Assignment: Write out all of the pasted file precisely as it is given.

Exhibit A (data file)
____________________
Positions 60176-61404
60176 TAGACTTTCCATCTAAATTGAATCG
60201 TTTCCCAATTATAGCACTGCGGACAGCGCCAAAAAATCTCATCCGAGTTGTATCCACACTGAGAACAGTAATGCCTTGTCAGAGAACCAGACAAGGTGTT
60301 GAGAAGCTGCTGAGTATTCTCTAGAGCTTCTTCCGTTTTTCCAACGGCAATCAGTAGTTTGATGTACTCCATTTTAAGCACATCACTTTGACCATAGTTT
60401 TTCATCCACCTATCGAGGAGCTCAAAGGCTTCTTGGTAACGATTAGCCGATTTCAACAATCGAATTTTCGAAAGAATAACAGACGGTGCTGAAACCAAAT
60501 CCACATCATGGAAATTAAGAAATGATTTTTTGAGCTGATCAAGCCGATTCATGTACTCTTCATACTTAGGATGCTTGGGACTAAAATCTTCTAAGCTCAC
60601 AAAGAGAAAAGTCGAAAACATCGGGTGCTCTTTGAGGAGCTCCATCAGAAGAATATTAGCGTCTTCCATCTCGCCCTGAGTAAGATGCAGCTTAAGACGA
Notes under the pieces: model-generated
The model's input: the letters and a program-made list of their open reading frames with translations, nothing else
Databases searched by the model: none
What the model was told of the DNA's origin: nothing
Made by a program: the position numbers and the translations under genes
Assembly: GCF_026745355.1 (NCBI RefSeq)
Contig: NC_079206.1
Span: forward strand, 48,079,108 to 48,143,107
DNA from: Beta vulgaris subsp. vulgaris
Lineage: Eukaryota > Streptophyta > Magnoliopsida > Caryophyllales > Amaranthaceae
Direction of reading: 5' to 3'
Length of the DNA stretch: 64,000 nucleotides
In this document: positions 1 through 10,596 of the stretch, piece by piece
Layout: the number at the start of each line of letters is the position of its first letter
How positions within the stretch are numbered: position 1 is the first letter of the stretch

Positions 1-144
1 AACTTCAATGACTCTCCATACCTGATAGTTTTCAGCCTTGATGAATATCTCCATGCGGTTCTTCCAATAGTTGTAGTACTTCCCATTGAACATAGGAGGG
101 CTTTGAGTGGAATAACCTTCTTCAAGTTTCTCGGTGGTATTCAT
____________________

Positions 60176-61404
60176 TAGACTTTCCATCTAAATTGAATCG
60201 TTTCCCAATTATAGCACTGCGGACAGCGCCAAAAAATCTCATCCGAGTTGTATCCACACTGAGAACAGTAATGCCTTGTCAGAGAACCAGACAAGGTGTT
60301 GAGAAGCTGCTGAGTATTCTCTAGAGCTTCTTCCGTTTTTCCAACGGCAATCAGTAGTTTGATGTACTCCATTTTAAGCACATCACTTTGACCATAGTTT
60401 TTCATCCACCTATCGAGGAGCTCAAAGGCTTCTTGGTAACGATTAGCCGATTTCAACAATCGAATTTTCGAAAGAATAACAGACGGTGCTGAAACCAAAT
60501 CCACATCATGGAAATTAAGAAATGATTTTTTGAGCTGATCAAGCCGATTCATGTACTCTTCATACTTAGGATGCTTGGGACTAAAATCTTCTAAGCTCAC
60601 AAAGAGAAAAGTCGAAAACATCGGGTGCTCTTTGAGGAGCTCCATCAGAAGAATATTAGCGTCTTCCATCTCGCCCTGAGTAAGATGCAGCTTAAGACGA
Notes under the pieces: model-generated
The model's input: the letters and a program-made list of their open reading frames with translations, nothing else
Databases searched by the model: none
What the model was told of the DNA's origin: nothing
Made by a program: the position numbers and the translations under genes
Assembly: GCF_026745355.1 (NCBI RefSeq)
Contig: NC_079206.1
Span: forward strand, 48,079,108 to 48,143,107
DNA from: Beta vulgaris subsp. vulgaris
Lineage: Eukaryota > Streptophyta > Magnoliopsida > Caryophyllales > Amaranthaceae
Direction of reading: 5' to 3'
Length of the DNA stretch: 64,000 nucleotides
In this document: positions 1 through 10,596 of the stretch, piece by piece
Layout: the number at the start of each line of letters is the position of its first letter
How positions within the stretch are numbered: position 1 is the first letter of the stretch

Positions 1-144
1 AACTTCAATGACTCTCCATACCTGATAGTTTTCAGCCTTGATGAATATCTCCATGCGGTTCTTCCAATAGTTGTAGTACTTCCCATTGAACATAGGAGGG
101 CTTTGAGTGGAATAACCTTCTTCAAGTTTCTCGGTGGTATTCAT